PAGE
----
And piling guess upon guess, my guess is that this failure is precisely because the flooring is 15 years old. A new floor would be more flexible and would not rupture. An old floor that had gone through many thaw and freeze cycles would be more prone to failure.

This same phenomenon -- cumulative material fatigue -- is often observed in connection with pressurized aircraft fuselage failures. See this article, for example:

https://www.scientificamerican.com/a...uminum-cracks/
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Old 05-27-2022, 08:33 AM   #7
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Default Same trouble

You're not alone, cold winters here in Northern New Brunswick, Eastern Canada, opened door to a ripped floor.
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Old 05-27-2022, 09:37 AM   #8
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I took the trailer in to get some work done (repack the bearings, troubleshoot an electrical issue where shore power works but battery doesn't) and had them look at the bubble on the front and the ripped floor at the same time. They used a little handheld monitor to look at moisture levels and it appears that we do have some moisture inside the front cap and walls that may have caused the cardboard-like backing material to change shape, so they're checking for possible leaks in the roof that may need to be patched, but doesn't sound like any action will be needed beyond that.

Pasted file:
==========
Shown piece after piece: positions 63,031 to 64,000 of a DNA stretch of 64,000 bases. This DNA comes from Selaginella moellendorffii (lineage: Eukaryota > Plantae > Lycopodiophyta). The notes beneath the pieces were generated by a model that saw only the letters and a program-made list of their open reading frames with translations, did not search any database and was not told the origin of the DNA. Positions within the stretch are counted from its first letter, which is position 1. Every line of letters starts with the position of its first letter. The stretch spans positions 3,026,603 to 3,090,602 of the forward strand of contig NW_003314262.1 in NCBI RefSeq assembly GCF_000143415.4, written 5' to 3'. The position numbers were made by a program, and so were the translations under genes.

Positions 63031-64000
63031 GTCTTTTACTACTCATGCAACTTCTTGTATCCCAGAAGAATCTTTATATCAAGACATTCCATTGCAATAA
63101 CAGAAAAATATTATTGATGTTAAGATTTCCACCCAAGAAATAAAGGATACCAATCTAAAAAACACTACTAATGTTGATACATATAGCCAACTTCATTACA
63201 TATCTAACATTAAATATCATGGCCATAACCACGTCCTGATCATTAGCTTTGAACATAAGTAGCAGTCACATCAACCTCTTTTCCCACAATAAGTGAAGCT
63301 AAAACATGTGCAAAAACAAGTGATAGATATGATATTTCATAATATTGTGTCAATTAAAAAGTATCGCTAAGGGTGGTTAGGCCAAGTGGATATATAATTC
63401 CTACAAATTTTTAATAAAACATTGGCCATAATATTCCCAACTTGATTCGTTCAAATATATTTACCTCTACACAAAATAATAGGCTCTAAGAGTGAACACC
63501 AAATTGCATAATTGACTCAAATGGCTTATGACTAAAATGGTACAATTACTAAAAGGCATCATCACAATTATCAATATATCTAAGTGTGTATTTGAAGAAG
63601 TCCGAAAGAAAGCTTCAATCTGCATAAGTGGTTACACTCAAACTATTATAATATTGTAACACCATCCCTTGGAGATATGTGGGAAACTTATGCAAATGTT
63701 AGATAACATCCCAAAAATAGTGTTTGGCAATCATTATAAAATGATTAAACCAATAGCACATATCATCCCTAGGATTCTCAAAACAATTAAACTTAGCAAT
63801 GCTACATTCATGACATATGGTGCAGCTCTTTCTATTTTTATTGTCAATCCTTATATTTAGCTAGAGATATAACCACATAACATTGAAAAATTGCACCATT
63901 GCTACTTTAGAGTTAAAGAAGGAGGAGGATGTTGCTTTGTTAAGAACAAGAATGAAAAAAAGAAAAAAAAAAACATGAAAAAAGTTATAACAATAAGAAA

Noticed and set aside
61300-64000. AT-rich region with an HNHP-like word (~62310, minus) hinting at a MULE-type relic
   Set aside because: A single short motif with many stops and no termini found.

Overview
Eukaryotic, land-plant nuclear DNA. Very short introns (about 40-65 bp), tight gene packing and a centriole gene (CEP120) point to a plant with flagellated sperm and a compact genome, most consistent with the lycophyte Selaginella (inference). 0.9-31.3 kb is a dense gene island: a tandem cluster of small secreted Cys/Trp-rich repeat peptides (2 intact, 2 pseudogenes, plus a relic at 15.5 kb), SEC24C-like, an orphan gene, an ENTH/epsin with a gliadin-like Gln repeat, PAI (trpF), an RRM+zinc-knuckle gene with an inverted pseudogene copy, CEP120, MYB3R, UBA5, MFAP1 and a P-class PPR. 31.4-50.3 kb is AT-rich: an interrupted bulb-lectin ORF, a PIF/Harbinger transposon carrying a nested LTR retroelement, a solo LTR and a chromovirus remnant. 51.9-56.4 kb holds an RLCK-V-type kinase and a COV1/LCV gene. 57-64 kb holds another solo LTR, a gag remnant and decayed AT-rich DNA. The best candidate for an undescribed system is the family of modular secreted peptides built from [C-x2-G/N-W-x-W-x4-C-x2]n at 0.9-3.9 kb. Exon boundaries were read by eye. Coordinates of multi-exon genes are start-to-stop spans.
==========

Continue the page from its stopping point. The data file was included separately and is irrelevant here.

For the floor, their take was that it's due to the cold weather and how the floor was installed: if it was fixed on the edges and tried to contract in the cold, it couldn't pull the edges in towards the centre, but had to split in the centre to pull towards the edges. On our first trip out this year, though, we just used duct tape to get it all down again and put some hallway/entrance type rugs (durable and with a rubber backing) down through the trailers and it was actually quite nice, at least on a dry weekend without mud to worry about.